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Hitler's pioneer - A. Hugenberg
Hugenberg Papen poster.

Alfred Wilhelm Franz Maria Hugenberg (19 June 1865 - 12 March 1951) was an influential German businessman and politician. He was a member of Adolf Hitler's first cabinet in 1933.

Born in Kükenbruch, near Rinteln, kingdom of Hanover to Karl Hugenberg, a member of the Prussian parliament, he studied law in Göttingen, Heidelberg, and Berlin, as well as economics in Strasbourg. In 1891, Hugenberg co-founded the ultra-nationalist Pan-German League (Alldeutscher Verband). In 1900 Hugenberg married his second cousin, Gertrud Adickes.

After holding various management positions in the banking and steel industries, from 1916 on Hugenberg began building the Hugenberg-Konzern, a conglomeration of publishing, film, advertising and newspaper companies. At the beginning of the 1920s, Hugenberg exerted substantial influence on the right-wing press in Germany with his publishing firm Scherl House.

A National Liberal in the Imperial period, in 1918, Hugenberg joined the Deutschnationale Volkspartei or DNVP (German National People's Party), which he represented in the National Assembly (that produced the 1919 constitution of the Weimar Republic) and later in the Reichstag. He became chairman of the DNVP after a disastrous defeat in the 1928 general elections. He remained a member of the Reichstag until 1945, even after the DNVP was dissolved along with all other parties in 1933, as a "guest" of the Nazi Party.

Hugenberg moved the party in a far more radical direction than it had taken under its previous leader, Kuno Graf von Westarp. He hoped to use radical nationalism to restore the party's fortunes, and eventually, to overthrow the Weimar constitution and install an authoritarian form of government. Under Hugenberg's leadership, the DNVP toned down and later abandoned the monarchism which had characterized the party in its earlier years. Controversy over Hugenberg's radicalism led many of the more conservative party deputies to leave and form the Conservative People's Party (KVP).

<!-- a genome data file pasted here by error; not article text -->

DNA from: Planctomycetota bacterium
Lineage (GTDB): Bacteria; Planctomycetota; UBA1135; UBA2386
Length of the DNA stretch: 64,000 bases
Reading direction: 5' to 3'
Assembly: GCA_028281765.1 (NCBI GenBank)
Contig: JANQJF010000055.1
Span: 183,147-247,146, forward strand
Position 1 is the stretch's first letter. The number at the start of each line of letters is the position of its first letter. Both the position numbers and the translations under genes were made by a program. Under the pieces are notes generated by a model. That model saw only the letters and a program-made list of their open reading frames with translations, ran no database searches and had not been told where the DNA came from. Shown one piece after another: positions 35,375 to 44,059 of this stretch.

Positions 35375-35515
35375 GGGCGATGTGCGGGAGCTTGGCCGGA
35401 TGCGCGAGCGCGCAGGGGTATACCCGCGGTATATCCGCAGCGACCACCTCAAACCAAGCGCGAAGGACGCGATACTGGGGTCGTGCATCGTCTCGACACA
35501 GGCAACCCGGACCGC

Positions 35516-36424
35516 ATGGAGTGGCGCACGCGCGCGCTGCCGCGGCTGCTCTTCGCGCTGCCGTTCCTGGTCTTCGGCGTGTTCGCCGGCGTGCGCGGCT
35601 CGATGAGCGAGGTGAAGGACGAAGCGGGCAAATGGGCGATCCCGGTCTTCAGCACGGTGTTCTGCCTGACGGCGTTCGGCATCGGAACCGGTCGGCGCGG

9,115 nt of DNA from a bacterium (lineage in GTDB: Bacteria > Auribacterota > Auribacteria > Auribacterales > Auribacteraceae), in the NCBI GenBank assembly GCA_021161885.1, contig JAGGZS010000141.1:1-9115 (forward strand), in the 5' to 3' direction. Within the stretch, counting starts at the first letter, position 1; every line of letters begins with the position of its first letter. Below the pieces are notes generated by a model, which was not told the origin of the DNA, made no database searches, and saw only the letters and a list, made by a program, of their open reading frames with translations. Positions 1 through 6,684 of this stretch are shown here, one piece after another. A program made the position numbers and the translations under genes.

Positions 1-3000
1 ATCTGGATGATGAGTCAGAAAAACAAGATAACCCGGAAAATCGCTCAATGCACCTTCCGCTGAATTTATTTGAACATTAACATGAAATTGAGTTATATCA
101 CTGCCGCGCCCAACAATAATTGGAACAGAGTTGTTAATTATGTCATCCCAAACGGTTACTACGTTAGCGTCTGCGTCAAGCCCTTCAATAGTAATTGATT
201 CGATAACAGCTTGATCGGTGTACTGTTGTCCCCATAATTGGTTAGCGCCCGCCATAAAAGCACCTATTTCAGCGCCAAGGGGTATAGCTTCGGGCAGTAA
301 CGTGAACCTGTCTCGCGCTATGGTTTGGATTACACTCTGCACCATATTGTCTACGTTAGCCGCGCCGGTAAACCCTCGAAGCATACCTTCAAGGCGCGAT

In the last years of the Weimar Republic, until the appointment of Adolf Hitler as Reichskanzler (Chancellor) in 1933, Hugenberg and the DNVP cooperated with the Nazis in their opposition to the cabinet of Heinrich Brüning and, to an extent, the Republic as a whole. However, in 1932 Hugenberg chose to support Franz von Papen. He became Minister for Economy, Agriculture and Food in Hitler's first cabinet in 1933, while hoping that Hitler would not remain long in power.

In June 1933, he was forced to resign from his ministerial posts. In June 1933, Hitler was forced to disavow Hugenberg who while attending the London World Economic Conference put forth a programme of German colonial expansion in both Africa and Eastern Europe as the best way of ending the Great Depression, which created a major storm abroad[1]. Starting in late 1933, he was forced to sell his media companies to the Nazis.

After the war, Hugenberg was detained by the British. He died on 12 March 1951, near Rinteln.

Political offices
Preceded by
Magnus Freiherr von Braun
Minister of Food
1933
Succeeded by
Richard Walther Darré

Notes

  1. ^ Hildebrand, Klaus The Foreign Policy of the Third Reich London: Batsford 1973 pages 31-32.

References

  1. ^ Hildebrand, Klaus The Foreign Policy of the Third Reich London: Batsford 1973 pages 31-32.

External links








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